So, he put one foot before another and made his way forward. The only information at the back of his mind that got him going was that the lane which led to his house, started off at right angles to the main road, towards the left from where he stood. After proceeding confidently for a few paces, he stopped, unsure of himself. The ground underfoot felt strangely muddy and slippery, but his lane was a metaled road. There must have been some mistake somewhere. The drizzle stopped at that moment and a glimmer of light came to his eyes.
It felt like a hallucination at first. He felt, rather than saw the light. But, it was something to latch on to. So he went forward, one step in front of another. Soon the vague illusion of light grew to become a real flare. A bonfire was burning merrily in a clearing in the surrounding jungle. All the while he had been traversing a jungle track! But where did this jungle come from? Something was far too weird! He moved up ahead, stealthily this time, taking care not to make any noise. Cicadas buzzed to accentuate the wall of silence.
A number of men sat around the bonfire. Rustic men, from their looks! Their bare torsos gleamed in the glare of the bonfire. All wore dhotis, bound tight about their waists, up to their knees. Their foreheads were adorned by vermillion tilaks. At one end of the clearing was an awesome image of the Goddess Kali, resplendent with a garland of human heads and a skirt of severed limbs. Assortment of gleaming steel weapons were piled up near the image. About eight to ten feet away from the image was a Harikath, a sacrificial altar, complete with two raised limbs of timber and besmeared with old blood. Nearby, a young man was lying, apparently asleep, but gagged and bound.
Dacoits! Thought he. About to perform a human sacrifice! But did these things happen in real life? He had read about such things in story books when he was a child. A roar sounded from far away to break the silence. A tiger? Where was he? Somewhere in the Sunderbans? The dacoits laughed as they drank. He crouched further down in the shrubbery as he watched the scene in front of him, mesmerized. Mosquitoes buzzed all around him enjoying their free banquet.
Maybe an hour or so passed, he had no means of knowing, when one by one the dacoits fell asleep, soused by the alcoholic beverage that they had so liberally consumed. He waited for some time more. Soon their sonorous snores filled the night air. They had left no sentries. He now broke cover and crept out towards the sleeping, gagged and bound man. He could not very well sit here idly and smugly watch a human sacrifice taking place! He had to set the man free.
Very cautiously he inched up to the sleeping victim. It was a relief to find that his own clothes had dried up by now, in fact so dry they felt that he was astounded. It seemed as if they had never been wet! But further surprise awaited him. As he was creeping towards the gagged and bound man, His bare knee got scratched by a thorn of some jungle shrub. It hurt, but bare knees! He was wearing jeans, to the best of his knowledge, which had been utterly soaked! But now, in the wash of light from the bonfire, he could see that he was wearing a short dhoti and tough leather sandals. Along with the jeans, his sneakers appeared to have vanished! He was absolutely bowled over at this turn of events. What was happening!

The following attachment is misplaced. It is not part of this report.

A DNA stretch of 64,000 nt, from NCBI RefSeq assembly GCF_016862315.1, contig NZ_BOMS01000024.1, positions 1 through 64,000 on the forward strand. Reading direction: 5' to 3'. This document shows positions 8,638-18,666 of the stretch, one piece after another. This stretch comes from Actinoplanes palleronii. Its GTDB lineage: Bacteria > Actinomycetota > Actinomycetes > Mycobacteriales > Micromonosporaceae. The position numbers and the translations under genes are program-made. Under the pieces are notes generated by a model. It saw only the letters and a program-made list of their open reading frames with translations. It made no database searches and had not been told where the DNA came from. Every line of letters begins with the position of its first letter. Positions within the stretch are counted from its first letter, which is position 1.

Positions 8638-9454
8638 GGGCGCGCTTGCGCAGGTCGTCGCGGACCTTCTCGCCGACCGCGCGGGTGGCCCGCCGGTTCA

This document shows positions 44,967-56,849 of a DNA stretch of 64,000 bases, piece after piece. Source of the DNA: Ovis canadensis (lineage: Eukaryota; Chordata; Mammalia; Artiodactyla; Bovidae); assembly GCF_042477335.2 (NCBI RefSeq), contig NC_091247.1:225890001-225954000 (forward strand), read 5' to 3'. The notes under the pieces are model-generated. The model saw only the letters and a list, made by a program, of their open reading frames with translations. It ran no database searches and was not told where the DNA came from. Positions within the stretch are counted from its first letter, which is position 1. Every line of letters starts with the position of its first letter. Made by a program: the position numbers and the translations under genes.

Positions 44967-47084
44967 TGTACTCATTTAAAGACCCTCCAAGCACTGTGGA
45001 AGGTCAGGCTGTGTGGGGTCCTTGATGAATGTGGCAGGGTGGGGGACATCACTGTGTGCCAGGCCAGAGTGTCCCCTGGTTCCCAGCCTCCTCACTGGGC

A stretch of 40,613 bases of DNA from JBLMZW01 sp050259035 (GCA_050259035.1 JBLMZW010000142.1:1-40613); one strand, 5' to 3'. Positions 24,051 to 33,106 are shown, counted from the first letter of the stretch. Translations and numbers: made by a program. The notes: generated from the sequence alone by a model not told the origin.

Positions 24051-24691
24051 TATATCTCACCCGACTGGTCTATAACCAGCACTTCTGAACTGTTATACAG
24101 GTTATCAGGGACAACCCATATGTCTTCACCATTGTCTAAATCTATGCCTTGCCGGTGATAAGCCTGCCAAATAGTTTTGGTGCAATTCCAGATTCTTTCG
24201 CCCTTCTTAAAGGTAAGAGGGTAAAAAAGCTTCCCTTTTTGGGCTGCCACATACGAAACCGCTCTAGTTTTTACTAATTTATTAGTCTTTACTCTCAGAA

However, he did not get time enough to ruminate over the strange things that were taking place, for one of the dacoits turned to his side, mumbling to himself in a drunken stupor. He froze in his tracks. If the dacoit opened his eyes, then he would be done for. But soon, the dacoit began snoring and he inched closer over to where the gagged man lay.
As he reached the bound man, he moved over to his far side. Then hurriedly touching his head to the ground in the direction of the image asking pardon for stealing the goddess’ quarry, he began to untie the knots securing the man’s wrist and legs. Only when he was done, he undid the gag. The victim was a young man, maybe still in his twenties, wearing clothes of exquisite finery. Muslin, possibly, from the feel of it. Four heavy gold rings, each inlaid with a gem, flashed from his fingers. He shook the man by his shoulders, but the man was insensible to any physical stimulus. He seemed to be drugged. The bonfire was dying out.
Now, he could take no chance. He hefted the lanky frame on his shoulder and ran off into the jungle. Another roar from the depth of the jungle mercilessly cut through the veil of silence. It was closing in. Something slithered in the undergrowth nearby. But he was, by now, beyond caring about these trivialities. He knew that he probably had about half an hour or so before the dacoits woke up. Then, seeing their victim gone, all hell will break loose.
He was panting by now, and sweating profusely as he ran. He had been running along in the forest for more than half an hour at least. The young man on his shoulder, despite his lanky frame, appeared to be one ton deadweight. He could not carry on unless he rested awhile. So, he gently put the man down on a patch of grass, nearby, with his back supported by a thick tree trunk and dropped down beside him.